CLEVELAND (AP) -- In the final minute, the Timberwolves needed
someone to step up, and someone to make a big shot. Instead, they
got two of each.
Kevin Garnett and Marko Jaric made jumpers in the final minute,
barely beating the 24-second shot clock both times, as Minnesota
downed the Cleveland Cavaliers 89-85 Saturday night for its first
"Kevin's basket was the back breaker," Minnesota coach Dwane
Casey said of Garnett's crucial basket with 56.9 seconds remaining.
"That's in our playbook, and we executed it perfectly."
LeBron James scored a season-high 38 points, but the Cavs shot
only 32 percent and lost for the first time in seven games at home.
Drew Gooden had 12 points and 12 rebounds for Cleveland, which has
dropped two straight following an eight-game winning streak.
Garnett scored 26 points and Troy Hudson 18 -- all in the second
half -- for the Timberwolves, who came in 0-4 away from home. Wally
Szczerbiak added 16 points and Eddie Griffin had 12 rebounds for
"It feels really good to get that off our back," Griffin said
of finally getting a road victory. "Now we can just go play."
James didn't get much help from his teammates, as Larry Hughes
(3-for-16), Zydrunas Ilgauskas (2-for-10) Donyell Marshall
(0-for-9), and Damon Jones (0-for-6) -- a free-agent foursome that
cost the Cavs $151 million in contracts this summer -- shot a
combined 5-for-41 and scored 22 points.
"We missed shot after shot after shot, wide open shots," James
said. "There are going to be nights like that."
Still, the score was tied at 82 when Garnett took an inbounds
pass off a designed play with 2 seconds left on the 24-second
clock. He casually stepped back and dropped a high-arcing 21-foot
jumper over Gooden.
"I just knew the play all the way," Garnett said. "I got it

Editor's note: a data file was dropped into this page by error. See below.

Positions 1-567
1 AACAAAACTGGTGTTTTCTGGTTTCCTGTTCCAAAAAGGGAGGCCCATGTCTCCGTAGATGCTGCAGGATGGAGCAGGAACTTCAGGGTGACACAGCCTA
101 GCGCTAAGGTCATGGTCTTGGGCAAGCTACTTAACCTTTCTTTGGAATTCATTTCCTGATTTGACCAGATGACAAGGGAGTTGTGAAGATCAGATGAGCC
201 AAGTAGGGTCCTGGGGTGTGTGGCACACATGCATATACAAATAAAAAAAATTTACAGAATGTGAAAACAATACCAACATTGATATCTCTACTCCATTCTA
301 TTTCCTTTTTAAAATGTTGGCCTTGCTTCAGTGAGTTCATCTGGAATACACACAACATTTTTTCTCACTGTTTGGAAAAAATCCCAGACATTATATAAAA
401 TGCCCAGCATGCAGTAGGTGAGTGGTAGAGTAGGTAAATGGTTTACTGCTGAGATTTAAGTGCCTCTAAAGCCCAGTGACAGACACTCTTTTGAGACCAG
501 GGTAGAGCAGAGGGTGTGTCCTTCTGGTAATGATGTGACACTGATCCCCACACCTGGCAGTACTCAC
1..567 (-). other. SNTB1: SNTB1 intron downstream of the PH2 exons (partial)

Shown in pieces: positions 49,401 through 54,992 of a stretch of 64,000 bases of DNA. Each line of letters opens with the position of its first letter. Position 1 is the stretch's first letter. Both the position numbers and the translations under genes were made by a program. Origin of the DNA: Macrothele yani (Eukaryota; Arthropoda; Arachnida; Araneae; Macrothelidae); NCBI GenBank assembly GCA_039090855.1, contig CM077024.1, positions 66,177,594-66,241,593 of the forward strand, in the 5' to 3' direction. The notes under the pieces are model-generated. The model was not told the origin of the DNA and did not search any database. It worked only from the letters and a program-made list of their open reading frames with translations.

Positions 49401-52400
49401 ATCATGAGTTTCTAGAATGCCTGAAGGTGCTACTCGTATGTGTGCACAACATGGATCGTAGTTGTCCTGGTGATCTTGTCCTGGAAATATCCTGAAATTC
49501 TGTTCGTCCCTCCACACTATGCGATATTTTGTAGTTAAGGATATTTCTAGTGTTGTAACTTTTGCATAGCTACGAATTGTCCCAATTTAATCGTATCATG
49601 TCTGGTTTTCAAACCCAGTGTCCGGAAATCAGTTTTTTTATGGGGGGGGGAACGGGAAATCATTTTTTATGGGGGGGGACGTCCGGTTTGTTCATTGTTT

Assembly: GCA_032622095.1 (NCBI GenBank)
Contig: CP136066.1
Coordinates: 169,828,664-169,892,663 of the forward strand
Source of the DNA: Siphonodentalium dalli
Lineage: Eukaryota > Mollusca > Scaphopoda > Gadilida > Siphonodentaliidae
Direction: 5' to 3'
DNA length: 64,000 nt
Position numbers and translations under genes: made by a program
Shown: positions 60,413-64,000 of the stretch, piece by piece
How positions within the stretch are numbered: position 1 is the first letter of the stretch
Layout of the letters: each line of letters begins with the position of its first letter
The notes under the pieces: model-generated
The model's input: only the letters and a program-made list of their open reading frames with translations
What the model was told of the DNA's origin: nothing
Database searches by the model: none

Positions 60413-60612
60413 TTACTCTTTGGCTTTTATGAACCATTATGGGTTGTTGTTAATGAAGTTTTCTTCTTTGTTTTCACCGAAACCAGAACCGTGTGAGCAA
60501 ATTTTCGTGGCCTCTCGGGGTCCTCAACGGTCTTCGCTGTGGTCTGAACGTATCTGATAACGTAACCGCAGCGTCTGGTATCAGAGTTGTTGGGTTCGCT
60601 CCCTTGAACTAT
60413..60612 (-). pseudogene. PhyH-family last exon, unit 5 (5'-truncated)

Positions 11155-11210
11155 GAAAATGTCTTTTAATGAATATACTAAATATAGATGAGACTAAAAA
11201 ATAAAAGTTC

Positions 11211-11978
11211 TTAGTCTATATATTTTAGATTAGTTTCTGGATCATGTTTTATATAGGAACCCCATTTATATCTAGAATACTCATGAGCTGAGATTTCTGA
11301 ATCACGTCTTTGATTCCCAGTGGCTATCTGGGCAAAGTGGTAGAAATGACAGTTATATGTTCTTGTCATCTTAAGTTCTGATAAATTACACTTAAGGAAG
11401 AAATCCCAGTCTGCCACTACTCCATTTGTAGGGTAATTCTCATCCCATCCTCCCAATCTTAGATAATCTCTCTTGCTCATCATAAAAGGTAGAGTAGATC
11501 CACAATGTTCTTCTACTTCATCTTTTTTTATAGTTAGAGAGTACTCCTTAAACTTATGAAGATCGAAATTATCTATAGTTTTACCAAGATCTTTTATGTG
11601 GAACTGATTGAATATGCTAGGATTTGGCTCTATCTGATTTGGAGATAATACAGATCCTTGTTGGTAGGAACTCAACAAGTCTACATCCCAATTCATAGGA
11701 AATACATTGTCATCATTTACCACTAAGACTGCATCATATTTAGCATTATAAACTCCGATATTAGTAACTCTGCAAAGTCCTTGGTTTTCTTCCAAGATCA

up with some extra loft on it. It was an easy shot."
Marshall misfired on Cleveland's next possession, and Jaric made
the Cavs pay by hitting a 19-footer from the right corner with the
clock shot expiring to make it 86-82 with 16 seconds left.
Jones missed again for Cleveland, and Hudson's free throw made
it 87-82 with 11 seconds to play. James hit a fall-away 3-pointer
with 5.9 seconds remaining, but Hudson iced it with a pair of free
"We had our chances toward the end, but we didn't make shots,"
Gooden said. "They made shots."
Hughes, Jones and Marshall, signed to improve the club's suspect
outside shooting, went a combined 1-for-18 and scored just five
points in the first half.
Hughes' three-point play -- his second field goal -- put the Cavs
ahead 65-60 late in the third. James, who during one stretch scored
15 of Cleveland's 18 points, then punctuated an 11-point third
quarter with a soaring dunk over Griffin.
James drove the lane, took off on the left side and delivered a
vicious, right-handed slam.
"He really is something," Garnett said of James. "He not only
has met all those incredible expectations, he has blown them out of
the water. He has built the expectations for the next generation."
With his teammates struggling from the floor, James took it upon
himself to carry the scoring load and had 19 points -- nine on
3-pointers -- in the first half.
Garnett's four assists moved him past Paul Westphal (3,591)
into 100th place on the career assists list. He's two behind Earl
"The Pearl" Monroe. ... The Cavs successfully stopped Seattle
from using Brendan Malone, the club's interim coach last season, as
a consultant. Malone, whose son, Michael, is an assistant on
Cleveland's staff, is still under contract and being paid by the
Cavs. The club agreed before the season to allow Malone to help
Sonics coach Bob Weiss, but the Cavs felt Malone was acting more
like an assistant coach -- staying on the bench and running some
practices. ... Szczerbiak, a 90-percent free throw shooter, missed
two straight in the second quarter.